:: Morcheeba :: The Gothic Theatre :: April 4 ::
By Tiffany Childs
Morcheeba’s music may be mellow, but the two brothers behind the music, Paul and Ross Godfrey, seem to like stirring things up a bit with the release of every new album.
Dive Deep, the duo’s sixth release, is no different. Featuring a different singer on almost every track, the album still maintains the deeply emotional sound layered over hip-hop beats and psychedelic noises that is a trademark for Morcheeba, but manages to step further along the weirdly creative path they embarked on over a decade ago.
In a recent interview with The Marquee, Ross Godfrey said that their choice to use a variety of singers rather than just one, as had been their standard in the past, came from their desire to let go a little bit. “In all the albums before, we were sort of control freaks,” he said. “This time we wanted to approach the album sort of like directors directing a film. We were more open-minded to what each person contributed to the songs they sang. It’s sort of like we’re telling the same story from different perspectives so that you get more than just a monochromatic view of the music.”
What is interesting about the singers is that Morcheeba used MySpace to find most of the talent. “We did lots and lots of research. Lots,” Ross said laughingly. “We just listened to what kind of stuff they were into and what kind of stuff they were already doing to determine if they would be a good fit.
And when we were in the studio the music just came very naturally. When that happens it’s obvious you’re doing the right thing,” he said.
The singers range from well-known acts like Judie Tzuke, whom Ross said he has loved since childhood, to newer and lesser-known people such as Thomas Dybdahl of Norway, whom Ross declared to be “the most wonderfully talented person I’ve ever met in my life.” And perhaps in an interesting twist, one of the chosen singers, Manda, a French singer, even had on her page that it was “her dream to sing with Morcheeba.”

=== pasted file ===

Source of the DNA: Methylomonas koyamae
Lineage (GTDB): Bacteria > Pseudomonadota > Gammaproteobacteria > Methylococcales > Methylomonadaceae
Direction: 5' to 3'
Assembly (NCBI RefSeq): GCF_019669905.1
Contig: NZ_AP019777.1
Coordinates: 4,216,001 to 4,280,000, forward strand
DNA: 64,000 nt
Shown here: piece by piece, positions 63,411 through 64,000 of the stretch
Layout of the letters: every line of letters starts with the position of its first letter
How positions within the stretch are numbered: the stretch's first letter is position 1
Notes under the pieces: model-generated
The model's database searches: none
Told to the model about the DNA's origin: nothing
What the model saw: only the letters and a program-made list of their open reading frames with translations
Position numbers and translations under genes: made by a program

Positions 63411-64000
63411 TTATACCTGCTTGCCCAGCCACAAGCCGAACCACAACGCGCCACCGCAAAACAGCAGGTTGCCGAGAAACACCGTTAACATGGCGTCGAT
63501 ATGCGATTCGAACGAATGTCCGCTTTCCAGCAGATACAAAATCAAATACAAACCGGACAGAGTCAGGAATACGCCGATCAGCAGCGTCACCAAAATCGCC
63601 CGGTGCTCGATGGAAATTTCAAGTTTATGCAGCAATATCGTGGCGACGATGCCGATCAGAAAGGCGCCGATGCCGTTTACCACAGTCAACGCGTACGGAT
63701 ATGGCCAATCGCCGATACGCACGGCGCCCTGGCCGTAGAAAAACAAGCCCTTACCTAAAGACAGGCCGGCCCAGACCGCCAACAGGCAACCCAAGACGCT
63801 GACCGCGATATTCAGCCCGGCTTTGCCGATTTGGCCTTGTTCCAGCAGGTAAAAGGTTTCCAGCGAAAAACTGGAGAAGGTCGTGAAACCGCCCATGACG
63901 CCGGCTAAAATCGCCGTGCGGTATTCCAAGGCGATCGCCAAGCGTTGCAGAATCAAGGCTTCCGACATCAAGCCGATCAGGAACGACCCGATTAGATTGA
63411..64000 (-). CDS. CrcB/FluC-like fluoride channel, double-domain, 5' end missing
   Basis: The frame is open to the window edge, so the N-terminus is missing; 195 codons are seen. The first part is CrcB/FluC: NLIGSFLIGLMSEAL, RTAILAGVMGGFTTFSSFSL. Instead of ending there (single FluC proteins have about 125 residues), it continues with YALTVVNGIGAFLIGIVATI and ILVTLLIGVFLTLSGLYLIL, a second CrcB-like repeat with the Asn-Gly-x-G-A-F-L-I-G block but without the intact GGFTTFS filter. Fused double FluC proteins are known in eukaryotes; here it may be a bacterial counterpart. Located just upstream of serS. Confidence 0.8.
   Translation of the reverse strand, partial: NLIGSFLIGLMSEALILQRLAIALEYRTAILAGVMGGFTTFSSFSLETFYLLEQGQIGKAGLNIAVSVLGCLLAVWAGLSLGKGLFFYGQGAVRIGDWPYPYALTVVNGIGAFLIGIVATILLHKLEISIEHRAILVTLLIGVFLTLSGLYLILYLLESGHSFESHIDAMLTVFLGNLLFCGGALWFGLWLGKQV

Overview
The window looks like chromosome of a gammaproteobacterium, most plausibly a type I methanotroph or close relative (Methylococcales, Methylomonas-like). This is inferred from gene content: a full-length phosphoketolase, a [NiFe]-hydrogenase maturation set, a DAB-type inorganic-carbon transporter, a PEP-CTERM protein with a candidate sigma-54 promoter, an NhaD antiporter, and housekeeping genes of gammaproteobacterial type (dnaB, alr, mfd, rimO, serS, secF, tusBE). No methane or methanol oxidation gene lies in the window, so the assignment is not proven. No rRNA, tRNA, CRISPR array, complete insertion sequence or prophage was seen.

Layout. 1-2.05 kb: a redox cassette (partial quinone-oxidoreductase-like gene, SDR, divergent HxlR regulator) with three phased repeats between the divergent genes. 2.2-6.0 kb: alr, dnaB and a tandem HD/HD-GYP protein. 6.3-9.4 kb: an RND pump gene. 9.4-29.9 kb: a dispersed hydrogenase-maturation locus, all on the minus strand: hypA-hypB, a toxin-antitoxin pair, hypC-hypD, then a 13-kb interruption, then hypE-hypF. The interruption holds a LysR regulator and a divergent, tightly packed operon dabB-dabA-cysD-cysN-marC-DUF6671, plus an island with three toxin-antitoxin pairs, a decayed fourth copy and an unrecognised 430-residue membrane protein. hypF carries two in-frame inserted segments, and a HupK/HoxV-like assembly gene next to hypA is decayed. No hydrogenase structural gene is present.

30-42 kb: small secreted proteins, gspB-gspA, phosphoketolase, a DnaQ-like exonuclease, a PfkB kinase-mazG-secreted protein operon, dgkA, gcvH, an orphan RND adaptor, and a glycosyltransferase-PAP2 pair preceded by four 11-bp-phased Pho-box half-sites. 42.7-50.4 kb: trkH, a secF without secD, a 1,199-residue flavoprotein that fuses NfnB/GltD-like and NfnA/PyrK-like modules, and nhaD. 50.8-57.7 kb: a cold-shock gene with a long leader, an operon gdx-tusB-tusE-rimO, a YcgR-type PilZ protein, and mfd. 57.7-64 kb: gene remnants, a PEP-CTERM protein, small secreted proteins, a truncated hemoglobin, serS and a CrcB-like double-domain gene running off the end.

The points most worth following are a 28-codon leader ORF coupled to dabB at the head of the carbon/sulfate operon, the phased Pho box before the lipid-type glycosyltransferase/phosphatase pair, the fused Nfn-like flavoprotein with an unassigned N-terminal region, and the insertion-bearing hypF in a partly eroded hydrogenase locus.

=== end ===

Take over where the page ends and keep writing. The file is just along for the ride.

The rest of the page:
As to whether any of these talented individuals will take the place of the previous two singers for Morcheeba, it seems to be doubtful. “We are always looking for new and different people. We get bored very quickly and like to experiment with sounds,” Ross said.
As for the music itself, Ross said the album sounds like “Nick Drake produced by the Wu-Tang Clan’s The RZA.” An interesting description, no doubt. With Ross’s influences including Jimi Hendrix, because he had “the inspiration to do far-out, weird stuff,” and the Beastie Boys, because they “are free musically,” it’s no wonder Morcheeba’s sound is so diverse.
“We love old music and traditional forms of songwriting, but we don’t live in the past; we really embrace modern ways of making music,” said Ross. “Blues has been my main influence since I was a little kid, but I also loved the way that a band like Fairport Convention would mix that with more English stuff and put it all to a reasonably funky beat. For us to continue pushing music in that direction is a great thing to do.”
As a band, Morcheeba’s music seems to be classified far away from blues — it has often been described as “trip-hop”, a term the Godfreys aren’t necessarily comfortable with. When asked if there was a better term to describe the music, Ross replied, “That’s not my job.” But he went on to clarify his thoughts, “Music is a big wide field where you can go anywhere and do anything you want. All of the types of music fit together because they all start from the same root. So no matter what you call it, it’s music. It all just depends on your terminology and how you view things.”
As everyone knows in the music world, whenever there is a new CD released there is usually a tour to accompany and promote said CD. Morcheeba is no exception, hitting the States in late March. Ross mentioned he was pretty excited to tour here in particular. “The U.S. is the best place to be, it’s just made for rock and roll bands to tour. The crowds are enthusiastic, everyone speaks the same language and you can get a cheeseburger anywhere on the road. It certainly isn’t like touring in Russia.”
:: Morcheeba ::
:: The Gothic Theatre :: April 4 ::
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